To insert the ring, squeeze it between your thumb and index finger, and gently insert it into your vagina. The ring will conform to fit your body. You should not be able to feel the ring inside your vagina. If you do, simply slide the contraceptive ring farther into your vagina. The exact position is not important for the ring to work and the muscles of your vagina should keep the ring in place. To remove the ring, put your finger into your vagina, hook your finger around the ring, and pull it out.
What if the ring slips out?
In the rare instance that the ring does slip out follow the directions below:
Out for less than three hours: You should still be protected from pregnancy. Rinse the ring with cool-to-lukewarm (not hot) water and re-insert it as soon as possible, at the latest within three hours. If you've lost the ring you must insert a new contraceptive ring and stay on the same schedule you would have followed if you were still using the lost ring.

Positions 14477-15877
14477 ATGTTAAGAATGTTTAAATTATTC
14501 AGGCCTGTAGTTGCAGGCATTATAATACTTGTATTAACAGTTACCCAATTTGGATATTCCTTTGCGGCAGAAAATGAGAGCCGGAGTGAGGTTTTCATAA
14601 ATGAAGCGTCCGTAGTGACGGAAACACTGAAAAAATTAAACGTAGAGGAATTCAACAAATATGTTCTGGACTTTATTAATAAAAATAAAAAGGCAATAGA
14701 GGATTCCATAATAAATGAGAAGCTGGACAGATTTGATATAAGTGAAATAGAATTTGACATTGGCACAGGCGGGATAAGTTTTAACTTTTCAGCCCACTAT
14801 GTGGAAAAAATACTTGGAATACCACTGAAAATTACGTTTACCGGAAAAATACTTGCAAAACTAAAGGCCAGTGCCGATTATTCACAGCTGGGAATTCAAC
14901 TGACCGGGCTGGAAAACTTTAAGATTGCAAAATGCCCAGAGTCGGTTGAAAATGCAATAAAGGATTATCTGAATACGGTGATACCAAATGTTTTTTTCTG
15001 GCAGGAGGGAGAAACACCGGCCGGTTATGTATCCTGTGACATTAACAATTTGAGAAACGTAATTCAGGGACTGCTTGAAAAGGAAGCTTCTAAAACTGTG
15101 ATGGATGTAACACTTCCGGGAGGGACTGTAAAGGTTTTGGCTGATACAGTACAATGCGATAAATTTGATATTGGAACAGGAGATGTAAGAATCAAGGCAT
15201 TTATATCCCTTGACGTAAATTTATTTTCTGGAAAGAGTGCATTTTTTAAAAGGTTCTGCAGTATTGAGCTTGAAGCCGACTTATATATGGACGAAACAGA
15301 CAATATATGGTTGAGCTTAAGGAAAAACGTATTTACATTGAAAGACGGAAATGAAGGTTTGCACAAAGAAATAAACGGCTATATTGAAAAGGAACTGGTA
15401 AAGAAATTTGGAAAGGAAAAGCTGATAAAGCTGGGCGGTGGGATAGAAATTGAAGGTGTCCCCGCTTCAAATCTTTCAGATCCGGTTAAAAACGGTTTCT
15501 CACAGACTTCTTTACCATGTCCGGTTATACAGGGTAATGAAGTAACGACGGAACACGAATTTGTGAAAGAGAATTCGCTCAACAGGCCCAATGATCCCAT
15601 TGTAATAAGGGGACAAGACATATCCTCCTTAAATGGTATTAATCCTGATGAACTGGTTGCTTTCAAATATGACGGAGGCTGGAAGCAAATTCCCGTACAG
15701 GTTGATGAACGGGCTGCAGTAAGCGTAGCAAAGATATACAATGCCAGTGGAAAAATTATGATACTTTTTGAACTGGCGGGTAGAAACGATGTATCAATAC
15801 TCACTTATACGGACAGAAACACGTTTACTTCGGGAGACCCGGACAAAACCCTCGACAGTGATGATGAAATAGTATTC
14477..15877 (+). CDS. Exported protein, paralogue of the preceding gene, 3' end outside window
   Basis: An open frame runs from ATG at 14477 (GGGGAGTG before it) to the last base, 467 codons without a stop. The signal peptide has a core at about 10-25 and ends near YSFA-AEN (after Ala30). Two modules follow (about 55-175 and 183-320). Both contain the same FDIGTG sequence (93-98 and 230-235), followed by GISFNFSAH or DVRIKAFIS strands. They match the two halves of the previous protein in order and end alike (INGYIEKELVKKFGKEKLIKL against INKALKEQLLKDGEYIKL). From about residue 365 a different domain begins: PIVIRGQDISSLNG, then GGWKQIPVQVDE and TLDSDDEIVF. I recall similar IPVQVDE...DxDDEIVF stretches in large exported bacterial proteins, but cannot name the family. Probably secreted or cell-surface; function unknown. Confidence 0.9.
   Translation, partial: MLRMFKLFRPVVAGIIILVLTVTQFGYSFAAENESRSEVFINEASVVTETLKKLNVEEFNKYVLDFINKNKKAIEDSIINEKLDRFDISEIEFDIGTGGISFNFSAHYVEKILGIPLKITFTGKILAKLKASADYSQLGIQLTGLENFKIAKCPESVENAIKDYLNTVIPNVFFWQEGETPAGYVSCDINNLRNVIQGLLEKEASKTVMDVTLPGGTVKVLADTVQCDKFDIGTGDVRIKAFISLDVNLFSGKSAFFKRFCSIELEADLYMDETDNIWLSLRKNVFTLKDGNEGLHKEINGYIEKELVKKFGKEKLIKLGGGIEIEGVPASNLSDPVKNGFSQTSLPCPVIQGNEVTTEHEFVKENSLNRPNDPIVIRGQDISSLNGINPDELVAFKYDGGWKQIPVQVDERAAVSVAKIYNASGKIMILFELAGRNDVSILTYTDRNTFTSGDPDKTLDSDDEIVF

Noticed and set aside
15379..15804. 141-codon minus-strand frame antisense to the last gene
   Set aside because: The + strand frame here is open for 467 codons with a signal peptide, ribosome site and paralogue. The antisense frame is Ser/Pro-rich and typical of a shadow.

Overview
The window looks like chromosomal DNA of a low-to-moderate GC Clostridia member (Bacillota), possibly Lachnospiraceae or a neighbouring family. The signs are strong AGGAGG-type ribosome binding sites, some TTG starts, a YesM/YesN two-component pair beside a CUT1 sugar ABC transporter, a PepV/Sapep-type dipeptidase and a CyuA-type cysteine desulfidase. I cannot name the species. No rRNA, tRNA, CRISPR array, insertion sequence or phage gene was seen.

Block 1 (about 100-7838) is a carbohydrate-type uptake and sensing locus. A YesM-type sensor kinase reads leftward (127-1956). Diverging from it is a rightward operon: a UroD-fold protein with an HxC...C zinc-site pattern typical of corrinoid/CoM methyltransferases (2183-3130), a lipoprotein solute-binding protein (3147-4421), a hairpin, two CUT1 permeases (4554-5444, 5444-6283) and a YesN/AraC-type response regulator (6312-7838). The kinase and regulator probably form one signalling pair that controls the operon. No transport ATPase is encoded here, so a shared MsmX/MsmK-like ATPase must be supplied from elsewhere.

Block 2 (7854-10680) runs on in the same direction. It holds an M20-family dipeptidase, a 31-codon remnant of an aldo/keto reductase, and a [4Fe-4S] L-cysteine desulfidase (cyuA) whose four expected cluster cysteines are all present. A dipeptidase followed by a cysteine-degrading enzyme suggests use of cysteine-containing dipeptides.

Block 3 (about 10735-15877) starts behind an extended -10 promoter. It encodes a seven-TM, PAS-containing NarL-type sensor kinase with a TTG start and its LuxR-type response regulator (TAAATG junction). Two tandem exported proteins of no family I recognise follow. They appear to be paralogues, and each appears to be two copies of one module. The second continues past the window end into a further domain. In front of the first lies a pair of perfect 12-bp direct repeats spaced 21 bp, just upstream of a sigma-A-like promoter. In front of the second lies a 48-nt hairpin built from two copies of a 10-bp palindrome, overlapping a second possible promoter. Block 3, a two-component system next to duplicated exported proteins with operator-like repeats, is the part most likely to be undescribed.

Out for more than three hours: If the ring has been out of your vagina for more than three hours, you may not be adequately protected against pregnancy. The ring should be rinsed in cool-to-lukewarm (not hot) water and re-inserted as soon as possible. You must use an extra method of birth control, such as male or female condoms, until the re-inserted contraceptive ring has been in place for seven consecutive days. If you have had unprotected sex during that time, call your medical provider to discuss whether you should consider emergency contraception. Brown students can call Health Services at 401.863-1330.
Will my sexual partner(s) feel the ring?